Developments from Cloudflare and Apple have occupied my attention in large measure this week. In this quickie, I’ll seek to explain why.
Changes at Cloudflare
This is “Developers Week 2023” at Cloudflare, and it’s included a couple of announcements that I consider significant to folks like me who manage static websites.
- A few days ago, I wrote about getting advance warning of one new thing that was on the way: a long-anticipated build image overhaul, called “v2,” for Cloudflare Pages. At the time, it was in a private beta test in which I was participating; but one of this week’s Cloudflare announcements was that the CFP v2 beta was now public.
- CFP has always rested atop Cloudflare Workers, but until now the Cloudflare UI treated the CFP and CFW platforms as largely separate. That’s changing, with a new “unified developer experience” that debuted yesterday. Part of that change involves the Workers platform’s Quick Edit feature, which now uses Microsoft’s VS Code for the Web to work pretty much like (you guessed it) Visual Studio Code, providing a major improvement over its more clunky predecessor. Thus, if you use one or more CF Workers to provide your CFP-based site with functionality it wouldn’t have had otherwise, you’ll likely find this a huge win.
In the case of this site, I’d already decided to move it to the CFP v2 beta environment once that test went public — i.e., once v2 was sufficiently stable that the folks at Cloudflare were willing to put it into the UI as an opt-in — so that’s exactly what I’ve done. With the improvements in the v2 image, I was able to switch my deployment process away from the GitHub Action-based workflow I’d used for exactly a year to the day.1
As for the CFW aspect: while I greatly admire the new enhancements, I’d actually gone ahead with switching the site from a Worker (to impose caching headers and enforce a strict Content Security Policy) to a Cloudflare Pages Function with the same capabilities and nearly the same code. Regardless of the new-and-improved CFW UI, I prefer having this code in my local repo, where I can edit and version-control it to my heart’s content, similar to what I did during a recent test of Vercel middleware.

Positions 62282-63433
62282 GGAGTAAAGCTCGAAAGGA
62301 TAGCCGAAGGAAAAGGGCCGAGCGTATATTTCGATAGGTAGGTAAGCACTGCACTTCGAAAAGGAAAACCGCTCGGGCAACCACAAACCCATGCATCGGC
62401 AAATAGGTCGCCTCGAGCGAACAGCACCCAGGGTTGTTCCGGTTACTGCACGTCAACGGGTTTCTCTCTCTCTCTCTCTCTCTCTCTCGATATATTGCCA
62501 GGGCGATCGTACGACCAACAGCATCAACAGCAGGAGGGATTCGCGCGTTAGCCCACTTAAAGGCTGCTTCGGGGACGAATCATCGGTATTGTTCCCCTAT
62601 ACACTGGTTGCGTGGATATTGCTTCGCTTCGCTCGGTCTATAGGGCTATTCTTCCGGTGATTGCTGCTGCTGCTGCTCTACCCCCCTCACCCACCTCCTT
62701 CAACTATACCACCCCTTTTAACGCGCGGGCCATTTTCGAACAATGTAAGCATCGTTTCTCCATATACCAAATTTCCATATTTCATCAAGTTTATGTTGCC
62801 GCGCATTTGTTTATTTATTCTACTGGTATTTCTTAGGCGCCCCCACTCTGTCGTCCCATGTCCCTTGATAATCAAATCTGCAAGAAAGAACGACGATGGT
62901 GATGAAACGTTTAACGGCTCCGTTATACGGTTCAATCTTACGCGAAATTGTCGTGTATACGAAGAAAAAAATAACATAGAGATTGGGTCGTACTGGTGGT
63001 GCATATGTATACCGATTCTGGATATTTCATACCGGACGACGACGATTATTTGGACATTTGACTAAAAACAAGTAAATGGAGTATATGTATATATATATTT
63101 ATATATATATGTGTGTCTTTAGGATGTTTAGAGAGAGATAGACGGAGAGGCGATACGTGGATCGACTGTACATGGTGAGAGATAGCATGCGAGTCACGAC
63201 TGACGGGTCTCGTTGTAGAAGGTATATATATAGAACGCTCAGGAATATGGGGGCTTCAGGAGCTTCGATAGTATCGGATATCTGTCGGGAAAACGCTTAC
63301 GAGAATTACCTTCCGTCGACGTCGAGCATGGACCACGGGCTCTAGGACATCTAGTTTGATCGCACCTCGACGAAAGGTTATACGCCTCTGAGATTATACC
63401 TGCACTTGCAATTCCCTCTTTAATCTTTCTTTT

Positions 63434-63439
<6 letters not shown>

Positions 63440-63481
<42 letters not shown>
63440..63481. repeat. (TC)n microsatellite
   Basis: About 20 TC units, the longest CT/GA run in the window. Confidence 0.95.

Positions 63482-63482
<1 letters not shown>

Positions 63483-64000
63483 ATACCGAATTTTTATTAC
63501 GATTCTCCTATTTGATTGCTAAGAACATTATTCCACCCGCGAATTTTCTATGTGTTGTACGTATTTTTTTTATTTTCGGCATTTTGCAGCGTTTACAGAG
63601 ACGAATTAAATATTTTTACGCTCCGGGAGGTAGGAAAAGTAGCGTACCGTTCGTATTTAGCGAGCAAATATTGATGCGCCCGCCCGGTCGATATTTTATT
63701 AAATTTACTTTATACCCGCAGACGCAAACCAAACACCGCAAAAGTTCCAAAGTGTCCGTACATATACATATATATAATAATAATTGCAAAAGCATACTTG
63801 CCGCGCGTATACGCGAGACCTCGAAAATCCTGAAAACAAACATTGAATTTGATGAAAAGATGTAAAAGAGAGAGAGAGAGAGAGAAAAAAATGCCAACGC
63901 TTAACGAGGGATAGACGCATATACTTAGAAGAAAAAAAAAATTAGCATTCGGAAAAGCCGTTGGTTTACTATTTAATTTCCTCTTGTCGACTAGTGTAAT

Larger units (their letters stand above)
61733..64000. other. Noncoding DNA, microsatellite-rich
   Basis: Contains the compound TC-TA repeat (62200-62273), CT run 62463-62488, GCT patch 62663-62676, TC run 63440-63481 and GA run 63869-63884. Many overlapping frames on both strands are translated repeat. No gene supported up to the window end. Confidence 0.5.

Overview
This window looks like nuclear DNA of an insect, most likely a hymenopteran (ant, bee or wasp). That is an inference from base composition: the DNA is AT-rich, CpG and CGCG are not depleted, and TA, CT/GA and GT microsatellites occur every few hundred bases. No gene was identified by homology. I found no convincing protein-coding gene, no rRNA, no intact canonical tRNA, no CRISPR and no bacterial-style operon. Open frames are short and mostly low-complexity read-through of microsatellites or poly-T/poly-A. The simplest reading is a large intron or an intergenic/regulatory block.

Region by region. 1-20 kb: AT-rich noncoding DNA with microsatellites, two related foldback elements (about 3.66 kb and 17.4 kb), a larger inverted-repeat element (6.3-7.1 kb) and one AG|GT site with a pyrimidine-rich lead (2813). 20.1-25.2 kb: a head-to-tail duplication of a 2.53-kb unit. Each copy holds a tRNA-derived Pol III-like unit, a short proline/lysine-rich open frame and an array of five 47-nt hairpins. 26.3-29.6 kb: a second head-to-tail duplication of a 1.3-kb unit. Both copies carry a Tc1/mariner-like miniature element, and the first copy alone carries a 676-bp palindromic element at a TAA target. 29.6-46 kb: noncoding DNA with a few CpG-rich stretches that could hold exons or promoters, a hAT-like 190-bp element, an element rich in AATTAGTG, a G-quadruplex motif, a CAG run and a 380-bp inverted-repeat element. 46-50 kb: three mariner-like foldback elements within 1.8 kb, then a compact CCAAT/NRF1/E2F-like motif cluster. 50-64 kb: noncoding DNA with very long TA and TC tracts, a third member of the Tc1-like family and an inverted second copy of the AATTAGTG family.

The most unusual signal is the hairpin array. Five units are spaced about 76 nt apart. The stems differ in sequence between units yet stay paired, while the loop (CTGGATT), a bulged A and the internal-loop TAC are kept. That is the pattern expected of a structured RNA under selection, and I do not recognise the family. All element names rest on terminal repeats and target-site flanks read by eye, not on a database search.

Safari and native CSS nesting
With today’s release of macOS 13.4, all compatible Apple devices now have access to Safari 16.5. (I believe iOS and iPadOS devices had received it earlier, but I could be wrong about that; in any event, Apple also dropped new versions of those devices’ OSs today, too, and they all definitely have this version of Safari.) That’s important because, following the release last month of Google Chrome 112, it means that the current versions of two of the Big Three browser engines — Blink for Chrome/Chromium and Webkit for Safari — support native CSS nesting.2
So, now, it’s up to Mozilla to bring native CSS nesting compatibility to the Gecko engine which enables Firefox; this is the bug report to watch, as Mozilla engineers try to catch up with their competitors.
For certain items, however, I did have to use a shell script as part of the UI build command. Nonetheless, especially since GitHub’s build process has grown increasingly sluggish for me in recent months, I think I still come out ahead this way as opposed to what I had with the GHA-based workflow. ↩︎
True, Chrome’s share of the browser market is ridiculously massive, but don’t discount the importance of Safari’s Webkit. It’s the only browser engine Apple currently allows on any iDevices, and they constitute a massive quantity of the world’s phones, especially in North America and Europe. ↩︎
Latest commit (
6a842bcd) for page file:
2023-05-19 at 8:09:42 AM CDT.